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Respect: Advancing Women in Agriculture 

When you think about agriculture and food, women are involved in every aspect.  We represent most of the world’s smallholder farmers, livestock keepers, grocery buyers, and household cooks. So if women are a vast part of every aspect of producing and serving our food, why is there a dearth of them in leadership in agriculture? 

Last week, I had the honour of discussing that with 30 great women working in agriculture in Singapore. @WOMAGasia regularly brings together women and men to talk about new issues in agriculture.  This is important because building networks, getting training, and the need for gender equity is a conversation that needs to happen with women and men together.   

But on this night, they took the time to have a special, frank conversation about what are the challenges we face in getting women into leadership roles in agriculture. It was cathartic and empowering as we talked about how to get mentors, the challenges of imposter syndrome, and how to deal with work-life balance. There was great advice from around the table and collectively our insights helped us all think of ways to navigate a male-dominated world.  

From time to time it was even a bit depressing as we faced the realities that all of us (me included) had been put in socially inappropriate situations and some #MeToo moments. However, strength comes from numbers and 30 women discussing how to manage these situations certainly left us all with new tools and a wonderful sense of solidarity. As more of us come into leadership roles, I hope we will find the incidence of these problems begin to drop away. In addition, I’ve always found that a great aspect of men in agriculture is that they tend to have grown up on farms and have a strong sense of community and family. They don’t want their daughters in those situations, and they can be an important force for social adjustment in agriculture. 

One male farmer was smart enough to raise that we need a daycare service at major farm shows like FarmTech to make it easier for women to attend the meetings. That’s a great idea. As a matter of fact, it was a group of men at Duxton Asset Management who had the idea to host this event in Singapore and sponsored it at Straits Wine Company.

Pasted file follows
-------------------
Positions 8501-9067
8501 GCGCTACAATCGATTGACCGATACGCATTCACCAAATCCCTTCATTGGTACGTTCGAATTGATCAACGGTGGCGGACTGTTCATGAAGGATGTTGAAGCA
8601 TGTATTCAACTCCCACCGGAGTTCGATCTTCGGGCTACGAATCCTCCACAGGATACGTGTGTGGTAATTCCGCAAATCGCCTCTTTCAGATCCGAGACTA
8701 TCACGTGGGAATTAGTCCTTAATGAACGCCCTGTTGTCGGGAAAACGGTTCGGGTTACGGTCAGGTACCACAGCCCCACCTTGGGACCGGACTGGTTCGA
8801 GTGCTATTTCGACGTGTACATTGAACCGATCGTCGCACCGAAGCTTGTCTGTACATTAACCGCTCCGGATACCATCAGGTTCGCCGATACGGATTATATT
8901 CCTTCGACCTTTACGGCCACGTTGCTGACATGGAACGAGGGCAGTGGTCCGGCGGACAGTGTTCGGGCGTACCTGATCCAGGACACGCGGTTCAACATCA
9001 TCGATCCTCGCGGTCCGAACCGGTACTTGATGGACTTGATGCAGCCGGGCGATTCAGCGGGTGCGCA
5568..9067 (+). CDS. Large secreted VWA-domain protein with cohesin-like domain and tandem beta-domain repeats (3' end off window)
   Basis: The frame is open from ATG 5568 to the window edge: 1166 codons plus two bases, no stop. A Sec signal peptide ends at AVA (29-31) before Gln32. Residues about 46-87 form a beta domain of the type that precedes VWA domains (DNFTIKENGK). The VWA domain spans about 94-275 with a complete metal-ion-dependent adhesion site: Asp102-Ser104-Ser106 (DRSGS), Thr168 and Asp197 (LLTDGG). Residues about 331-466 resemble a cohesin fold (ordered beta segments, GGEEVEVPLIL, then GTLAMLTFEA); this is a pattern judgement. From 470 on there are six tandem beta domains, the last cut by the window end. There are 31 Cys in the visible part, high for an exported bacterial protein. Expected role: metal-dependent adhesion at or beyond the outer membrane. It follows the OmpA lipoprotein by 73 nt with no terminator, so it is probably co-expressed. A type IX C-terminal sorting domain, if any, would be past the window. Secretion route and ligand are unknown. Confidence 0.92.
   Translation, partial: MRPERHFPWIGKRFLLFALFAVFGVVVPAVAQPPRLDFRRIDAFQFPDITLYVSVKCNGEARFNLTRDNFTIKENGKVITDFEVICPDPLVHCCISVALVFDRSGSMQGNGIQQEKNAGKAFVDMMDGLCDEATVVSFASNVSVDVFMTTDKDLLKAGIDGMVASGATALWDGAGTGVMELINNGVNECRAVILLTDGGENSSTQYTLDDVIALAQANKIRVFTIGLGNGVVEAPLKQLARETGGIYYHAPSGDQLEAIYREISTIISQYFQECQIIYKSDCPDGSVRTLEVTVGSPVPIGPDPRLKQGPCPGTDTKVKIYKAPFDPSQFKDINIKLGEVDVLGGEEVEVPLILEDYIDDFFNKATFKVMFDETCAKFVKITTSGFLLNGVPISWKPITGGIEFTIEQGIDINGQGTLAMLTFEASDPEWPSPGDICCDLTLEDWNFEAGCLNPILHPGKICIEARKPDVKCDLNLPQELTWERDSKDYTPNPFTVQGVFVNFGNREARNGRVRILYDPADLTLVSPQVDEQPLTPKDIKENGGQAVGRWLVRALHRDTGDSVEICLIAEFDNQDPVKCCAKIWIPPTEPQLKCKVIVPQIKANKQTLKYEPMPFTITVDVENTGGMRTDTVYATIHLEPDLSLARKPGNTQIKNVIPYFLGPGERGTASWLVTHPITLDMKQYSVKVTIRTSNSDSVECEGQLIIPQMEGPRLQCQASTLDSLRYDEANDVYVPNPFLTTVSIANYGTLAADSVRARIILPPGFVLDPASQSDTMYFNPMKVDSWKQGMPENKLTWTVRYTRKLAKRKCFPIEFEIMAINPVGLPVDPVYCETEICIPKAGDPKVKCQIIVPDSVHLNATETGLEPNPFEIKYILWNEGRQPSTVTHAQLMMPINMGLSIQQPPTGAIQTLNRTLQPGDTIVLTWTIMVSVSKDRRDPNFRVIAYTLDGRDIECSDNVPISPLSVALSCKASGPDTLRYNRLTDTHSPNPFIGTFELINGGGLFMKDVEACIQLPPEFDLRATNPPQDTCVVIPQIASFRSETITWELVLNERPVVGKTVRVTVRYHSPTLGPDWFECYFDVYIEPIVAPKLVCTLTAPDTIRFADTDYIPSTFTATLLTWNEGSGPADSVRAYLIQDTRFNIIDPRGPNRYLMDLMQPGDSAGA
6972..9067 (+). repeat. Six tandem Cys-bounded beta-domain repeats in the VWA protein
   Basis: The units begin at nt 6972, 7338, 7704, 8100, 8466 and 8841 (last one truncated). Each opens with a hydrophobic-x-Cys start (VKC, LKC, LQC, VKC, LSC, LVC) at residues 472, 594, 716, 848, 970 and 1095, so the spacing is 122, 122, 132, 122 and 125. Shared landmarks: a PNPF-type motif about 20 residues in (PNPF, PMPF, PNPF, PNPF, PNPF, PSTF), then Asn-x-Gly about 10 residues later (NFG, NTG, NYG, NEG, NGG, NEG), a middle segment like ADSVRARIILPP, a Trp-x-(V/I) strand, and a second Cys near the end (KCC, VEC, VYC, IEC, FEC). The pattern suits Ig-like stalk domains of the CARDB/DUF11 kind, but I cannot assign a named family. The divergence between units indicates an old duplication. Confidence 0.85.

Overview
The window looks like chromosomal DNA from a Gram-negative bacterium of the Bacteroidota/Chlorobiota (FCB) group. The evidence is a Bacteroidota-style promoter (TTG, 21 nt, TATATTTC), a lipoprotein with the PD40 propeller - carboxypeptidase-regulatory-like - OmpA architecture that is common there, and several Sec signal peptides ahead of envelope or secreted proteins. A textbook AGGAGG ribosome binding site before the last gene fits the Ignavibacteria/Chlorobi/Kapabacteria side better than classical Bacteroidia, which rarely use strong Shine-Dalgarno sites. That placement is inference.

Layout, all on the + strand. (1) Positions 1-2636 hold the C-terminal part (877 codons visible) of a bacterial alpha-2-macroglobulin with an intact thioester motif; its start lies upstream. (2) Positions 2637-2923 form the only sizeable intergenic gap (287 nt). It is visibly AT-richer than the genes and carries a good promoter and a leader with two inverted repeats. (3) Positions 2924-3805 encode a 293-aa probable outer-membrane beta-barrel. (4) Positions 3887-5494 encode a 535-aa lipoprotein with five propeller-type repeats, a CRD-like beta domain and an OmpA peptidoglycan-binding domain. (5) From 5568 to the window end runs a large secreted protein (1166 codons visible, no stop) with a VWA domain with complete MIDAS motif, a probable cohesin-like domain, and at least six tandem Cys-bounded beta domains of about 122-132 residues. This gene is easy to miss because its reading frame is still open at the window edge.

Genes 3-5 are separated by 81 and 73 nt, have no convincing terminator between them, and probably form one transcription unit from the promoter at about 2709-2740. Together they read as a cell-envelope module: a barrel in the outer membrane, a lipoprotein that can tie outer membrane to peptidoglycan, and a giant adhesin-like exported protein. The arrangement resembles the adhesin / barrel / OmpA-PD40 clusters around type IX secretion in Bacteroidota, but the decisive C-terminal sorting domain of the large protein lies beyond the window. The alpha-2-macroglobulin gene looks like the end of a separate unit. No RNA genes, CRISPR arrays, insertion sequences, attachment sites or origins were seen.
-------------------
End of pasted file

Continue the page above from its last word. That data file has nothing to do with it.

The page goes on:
We also need to think about how to proactively engage women in industry conferences, advance them to boards, and recognize their accomplishments. I remain deeply touched by being inducted into the Canadian Agricultural Hall of Fame, but so conscious that there are only 8 women among 210 men.  There is no way this gap reflects the efforts of my mother, my grandmothers, and my great-grandmothers in rural Canada and all the other women who have been the backbone of agriculture.  The fault of this does not lie at the door of men. We, as a society, need to be thinking about recognizing women more often – and we women should be at the front lines of thinking of great female talent to propose. Because, together we are stronger.  

Women throughout agriculture can do more to band together and help each other. I hope a new “Old girls’ network” will come to co-exist with the “Old boys’ network” that will be fully diverse and inclusive. I hope that soon we’ll just be people equitably sharing leadership roles. We are half the world’s population and one of these days I hope we will #FilltheGap to become half of agricultural leadership. 

Happy International Women’s Day!










Robynne Anderson

Robynne has extensive experience in the agriculture and food sector, working throughout the value chain – from basic inputs to farmers in the field to the grocery store shelf. She works internationally in the sector, including speaking at the United Nations on agriculture and food issues, and representing the International Agri-Food Network at the UN.Throughout her career she has worked with farm organisations like the Prairie Oat Growers Association, the National Smallholder Farmers Association of Malawi and the Himalayan Farmers Association, as well as global groups, to further the voice of agriculture in the food debate. She has also worked with Fortune 500 companies growing worldwide businesses to assist them with issues management and strategy decisions.

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